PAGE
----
I’m really enjoying my new 3d printer, but I just can’t leave my laptop connected to the printer all the time. I know that i could simply use SD cards or use another host computer, but there are better options. In order to untether myself from the printer I am using a Raspberry Pi and the OctoPrint printer host. This allows me to take g-code that I have generated and upload it to the Pi. Now I can start a print, check on the status, and view the printer through an attached webcam. The webpage also works well on the iPhone so I can keep track of what is going on from anywhere. I can also easily abort failed prints without having to come home to find a stringy mess. As great as that is I don’t like to leave the printer powered on if I’m not using it and I don’t like to leave the lights on when I’m not home.
Step 1: Circuit layout
The solution that I came across was to leverage the different power modes of the ATX power supply (see Ugifer’s Arduino treatment of the topic at Instructables). ATX power supplies have a standby mode that allows them to supply 5v at 2.0A while not fully on. This is the ‘standby power’ mode that most PCs use to sense the button press that turns them on. It provides more than enough power to run the Pi and still have the printer off. The printer runs off the 12V power rail when the power supply is in full power mode. The only issue to contend with is that the Pi’s GPIO pin that I want to use to turn on the power supply is 3.3V and the ATX supply needs to sink 5v to turn on. Using just a 2n3904 transistor and a couple of 1k ¼ watt resistors I am able to turn on the powersupply from the Pi.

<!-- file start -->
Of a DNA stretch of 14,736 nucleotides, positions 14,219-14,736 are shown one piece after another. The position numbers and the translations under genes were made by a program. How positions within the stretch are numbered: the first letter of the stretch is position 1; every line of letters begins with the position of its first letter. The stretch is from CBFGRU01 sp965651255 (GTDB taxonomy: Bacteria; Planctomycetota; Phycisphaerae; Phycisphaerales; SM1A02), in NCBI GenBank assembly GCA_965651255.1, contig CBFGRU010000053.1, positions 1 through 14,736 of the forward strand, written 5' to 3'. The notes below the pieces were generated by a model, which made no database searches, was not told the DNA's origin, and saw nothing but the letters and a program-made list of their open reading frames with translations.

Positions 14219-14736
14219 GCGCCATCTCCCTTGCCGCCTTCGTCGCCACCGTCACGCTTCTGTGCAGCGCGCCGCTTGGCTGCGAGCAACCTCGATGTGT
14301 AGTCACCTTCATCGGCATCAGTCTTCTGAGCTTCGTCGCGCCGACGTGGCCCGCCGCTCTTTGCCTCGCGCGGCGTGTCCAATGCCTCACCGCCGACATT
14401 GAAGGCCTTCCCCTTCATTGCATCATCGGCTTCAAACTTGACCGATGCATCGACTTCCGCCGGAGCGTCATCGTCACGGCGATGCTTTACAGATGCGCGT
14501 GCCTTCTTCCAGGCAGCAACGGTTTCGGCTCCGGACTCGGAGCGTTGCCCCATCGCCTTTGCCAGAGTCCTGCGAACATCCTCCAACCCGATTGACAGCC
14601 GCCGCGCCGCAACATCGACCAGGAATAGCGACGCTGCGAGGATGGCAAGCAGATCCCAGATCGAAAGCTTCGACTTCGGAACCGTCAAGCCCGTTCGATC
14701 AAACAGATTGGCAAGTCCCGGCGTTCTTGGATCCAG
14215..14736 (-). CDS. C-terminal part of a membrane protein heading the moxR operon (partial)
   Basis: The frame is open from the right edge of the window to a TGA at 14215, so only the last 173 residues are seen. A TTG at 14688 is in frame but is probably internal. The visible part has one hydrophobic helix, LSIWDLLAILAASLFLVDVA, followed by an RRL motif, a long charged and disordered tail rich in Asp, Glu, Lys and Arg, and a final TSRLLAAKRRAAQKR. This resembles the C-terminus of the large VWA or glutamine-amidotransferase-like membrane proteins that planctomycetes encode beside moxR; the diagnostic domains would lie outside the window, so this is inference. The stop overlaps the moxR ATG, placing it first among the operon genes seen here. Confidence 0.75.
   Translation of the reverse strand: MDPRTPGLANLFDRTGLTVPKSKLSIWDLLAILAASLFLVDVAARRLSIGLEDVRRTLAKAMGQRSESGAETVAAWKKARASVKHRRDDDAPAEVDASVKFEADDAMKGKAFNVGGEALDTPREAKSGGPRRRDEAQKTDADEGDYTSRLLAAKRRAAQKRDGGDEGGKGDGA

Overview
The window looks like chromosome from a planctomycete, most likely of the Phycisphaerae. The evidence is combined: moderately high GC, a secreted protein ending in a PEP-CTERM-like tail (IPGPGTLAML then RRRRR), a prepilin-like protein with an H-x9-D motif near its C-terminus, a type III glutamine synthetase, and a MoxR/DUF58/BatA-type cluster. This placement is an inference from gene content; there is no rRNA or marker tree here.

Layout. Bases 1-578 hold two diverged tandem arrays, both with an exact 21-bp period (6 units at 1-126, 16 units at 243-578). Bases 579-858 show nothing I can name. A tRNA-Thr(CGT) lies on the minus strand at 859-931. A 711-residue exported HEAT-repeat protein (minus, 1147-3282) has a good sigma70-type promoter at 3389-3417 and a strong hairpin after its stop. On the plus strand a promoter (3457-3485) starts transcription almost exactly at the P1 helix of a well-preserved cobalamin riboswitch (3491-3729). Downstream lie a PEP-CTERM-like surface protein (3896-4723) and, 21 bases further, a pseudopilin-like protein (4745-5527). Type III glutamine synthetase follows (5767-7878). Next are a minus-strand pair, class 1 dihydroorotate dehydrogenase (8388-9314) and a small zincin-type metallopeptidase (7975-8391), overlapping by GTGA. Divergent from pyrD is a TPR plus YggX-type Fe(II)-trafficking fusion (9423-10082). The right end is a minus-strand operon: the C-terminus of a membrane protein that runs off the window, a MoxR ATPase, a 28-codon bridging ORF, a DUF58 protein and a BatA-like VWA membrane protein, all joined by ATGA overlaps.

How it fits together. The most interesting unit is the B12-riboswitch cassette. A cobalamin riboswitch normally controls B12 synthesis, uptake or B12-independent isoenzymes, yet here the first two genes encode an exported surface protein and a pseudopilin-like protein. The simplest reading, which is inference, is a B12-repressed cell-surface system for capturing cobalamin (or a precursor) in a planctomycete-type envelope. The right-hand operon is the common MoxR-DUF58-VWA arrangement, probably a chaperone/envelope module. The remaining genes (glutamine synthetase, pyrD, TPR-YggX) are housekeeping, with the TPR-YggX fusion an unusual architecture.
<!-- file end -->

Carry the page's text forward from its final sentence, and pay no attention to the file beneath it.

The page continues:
Step 2: Physical Layout
The lights that I am using are some 12v white LED panels that came from Ebay. They are inexpensive, less than a dollar each, and are common in automotive world for interior car bulb replacements. They can be wired to any black and yellow connector on the ATX supply.
I didn’t want to have a separate board with the components on it or have to buy an ATX connector so I put the parts inline with the wiring and then sealed them in tape and heat shrink tubing.
To get a good connection to the ATX header I pulled some pins off a broken motherboard and put them on the ends of my wires. To hold them in place I just used nylon zip ties around the connector.
Step 3: Software: Wiring Pi and OctoPrint Configuration
To control the GPIO pins on the Pi I installed WiringPi. This library makes it easy to read and set GPIO pins. I chose pins 5 and 6 on the Pi so that I could have a GPIO right next to GND.
The Pi will default to Input mode on GPIO pins so the first step was to issue a command to set the pin mode to Output. (note that the WiringPi pin numbers are different from the physical pin locations on the Pi. The ‘gpio readall’ command will provide a chart of software to software pin mappings. Pin 5 on the board is really 9 in software) From the command line:
‘gpio mode 9 out’
To make this change permanent I added ‘/usr/local/bin/gpio mode 9 out’ to my ‘/etc/rc.local’ file before the ‘exit 0’. (rc.local requires the full path to gpio)
For more detail: Using the Raspberry Pi to control an ATX power supply
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- raspberry pi control atx power supply
- control atx power supply with raspberry pi